In a sample of 7724 Istanbul waqf deeds, 2146 name “the poor” (fukarâ) among their initial or subsequent beneficiaries (28.8%), and 1202 name mosque employees or other clerics (15.6%). Moreover, 1399 set aside funds for prayer reading, usually for the soul of the founder (18.1%); typically, those funds accrued to clerics. The deeds in question, catalogued in Aydın et al. (2015), represent about half of the 14,000 waqf deeds that Istanbul courts are thought to have registered from 1600 to the mid-1800s. For complementary evidence, see Hoexter (2003, pp. 150–151) and Ginio (2003, pp. 167–171). Ginio shows that of the 89 new waqfs registered in Salonica between 1694 and 1768, 58 delivered resources directly to clerics; the beneficiaries were “the poor” in 23 cases, with the category defined expansively to include clerics.
World Bank (2016). In 2013, the World Bank defined extreme poverty as living on less than $1.90 a day.
Abu Yusuf. (790/1969). Taxation in Islam (trans: Ben Shemesh, A.). Leiden: E. J. Brill.
Al-Ghazali, A. Ha. (1100/1978). Revival of the religious sciences, issued as Imam Ghazali’s ihya ulum-id-din, vol. 1 (trans: Fazul-ul-Karim). Lahore: Sind Sagar Academy.
Al-Mawardi. (1050/1996). The ordinances of government (trans: Wahba, W. H.). Reading: Garnet.
Al-Shiekh, A. (1995). Zakāt. Oxford encyclopedia of the modern Islamic world (vol. 4, 366–370). New York: Oxford University Press.
Askari, H., Cummings, J. T., & Glover, M. (1982). Taxation and tax policies in the Middle East. London: Butterworth Scientific.
Aydın, B., Yurdakul, İ., Işık, A., Kurt, İ., & Yıldız, E. (Eds.). (2015). İstanbul şer’iyye sicilleri vakfiyeler kataloğu. Istanbul: İSAM.
Bashear, S. (1993). On the origins and development of the meaning of zakāt in early Islam. Arabica,40(1), 84–113.
Belhaj, A. (2019). Bayt al-māl. Oxford encyclopedia of Islam and politics. Oxford Islamic studies online. http://www.oxfordislamicstudies.com/article/opr/t342/e0116. Accessed 4 April 2019.
Benhabib, J., & Rustichini, A. (1997). Optimal taxes without commitment. Journal of Economic Theory,77(2), 231–259.
Benthall, J. (1999). Financial worship: The Quranic injunction to almsgiving. Journal of the Royal Anthropological Institute,5(1), 27–42.
Bonner, M. (2003). Poverty and charity in the rise of Islam. In M. Bonner, M. Ener, & A. Singer (Eds.), Poverty and charity in Middle Eastern contexts (pp. 13–30). Albany, NY: State University of New York Press.
Bravmann, M. (1963). Surplus of property: An early Arab social concept. Der Islam,38(1), 28–50.
Cahen, C. (1956). La régime des impôts dans le Fayyūm Ayyūbide. Arabica,3(1), 8–30.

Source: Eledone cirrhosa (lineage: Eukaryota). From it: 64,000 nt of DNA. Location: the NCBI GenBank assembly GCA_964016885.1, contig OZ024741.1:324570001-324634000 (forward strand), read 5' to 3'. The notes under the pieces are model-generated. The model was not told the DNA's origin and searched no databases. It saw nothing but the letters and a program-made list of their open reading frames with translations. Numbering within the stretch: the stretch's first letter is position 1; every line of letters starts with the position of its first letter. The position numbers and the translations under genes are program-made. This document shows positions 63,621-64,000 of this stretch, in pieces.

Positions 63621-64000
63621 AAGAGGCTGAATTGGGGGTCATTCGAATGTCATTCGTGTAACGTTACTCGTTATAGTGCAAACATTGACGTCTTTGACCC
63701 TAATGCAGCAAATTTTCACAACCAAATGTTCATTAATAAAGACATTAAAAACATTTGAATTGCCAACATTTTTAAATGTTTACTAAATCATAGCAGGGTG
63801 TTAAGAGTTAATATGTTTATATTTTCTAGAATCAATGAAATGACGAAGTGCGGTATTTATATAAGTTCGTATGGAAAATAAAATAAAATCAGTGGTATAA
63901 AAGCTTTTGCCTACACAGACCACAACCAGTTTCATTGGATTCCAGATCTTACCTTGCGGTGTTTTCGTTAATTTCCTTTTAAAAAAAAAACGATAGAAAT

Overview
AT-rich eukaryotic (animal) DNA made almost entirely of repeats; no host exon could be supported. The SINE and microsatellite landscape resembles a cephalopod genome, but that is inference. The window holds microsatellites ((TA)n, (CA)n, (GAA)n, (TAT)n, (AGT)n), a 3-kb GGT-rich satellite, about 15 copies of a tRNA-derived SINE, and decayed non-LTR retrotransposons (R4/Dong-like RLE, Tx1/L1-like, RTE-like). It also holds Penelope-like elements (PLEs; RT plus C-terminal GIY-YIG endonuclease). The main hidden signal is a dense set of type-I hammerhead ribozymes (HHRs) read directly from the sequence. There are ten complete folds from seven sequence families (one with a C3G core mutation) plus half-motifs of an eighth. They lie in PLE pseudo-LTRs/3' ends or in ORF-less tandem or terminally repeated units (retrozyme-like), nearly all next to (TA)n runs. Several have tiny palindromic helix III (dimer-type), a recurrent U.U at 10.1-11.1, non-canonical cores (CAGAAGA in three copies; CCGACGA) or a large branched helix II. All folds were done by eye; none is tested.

Cahen, C. (1986). Bayt al-māl, history. Encyclopaedia of Islam (2nd ed., vol. 1, pp. 1143–1147). Leiden: E. J. Brill.
Cansunar, A. (2018). Redistribution by the rich: Information, perceptions, and preferences. Ph.D. dissertation, Duke University.
Cansunar, A., & Kuran, T. (2019). Economic harbingers of political modernization: Peaceful explosion of rights in Ottoman Istanbul. Working paper, Duke University.
Cantoni, D., Dittmar, J., & Yuchtman, N. (2018). Religious competition and reallocation: The political economy of secularization in the Protestant Reformation. Quarterly Journal of Economics,133(4), 2037–2096.
Cohen, M. (2005). Feeding the poor and clothing the naked: The Cairo Geniza. Journal of Interdisciplinary History,35(3), 407–421.
Commins, D. D. (1990). Islamic reform: Politics and social change in late Ottoman Syria. New York: Oxford University Press.
Constable, G. (1964). Monastic tithes: From their origins to the twelfth century. Cambridge: Cambridge University Press.
Coşgel, M. (2006). Taxes, efficiency, and redistribution: Discriminatory taxation of villages in Ottoman Palestine, Southern Syria, and Transjordan in the sixteenth century. Explorations in Economic History,43(2), 332–356.
Coulson, N. (1986). Bayt al-māl. Encyclopaedia of Islam (2nd ed., vol. 1, pp. 1141–1143). Leiden: E. J. Brill.
Cox, G. W. (2012). Was the Glorious Revolution a constitutional watershed? Journal of Economic History,72(3), 567–600.
Crone, P. (1987). Meccan trade and the rise of Islam. Princeton: Princeton University Press.
Duri, A. (2011). Early Islamic institutions: Administration and taxation in the Caliphate to the Umayyads and ʿAbbāsids. New York: I. B. Tauris.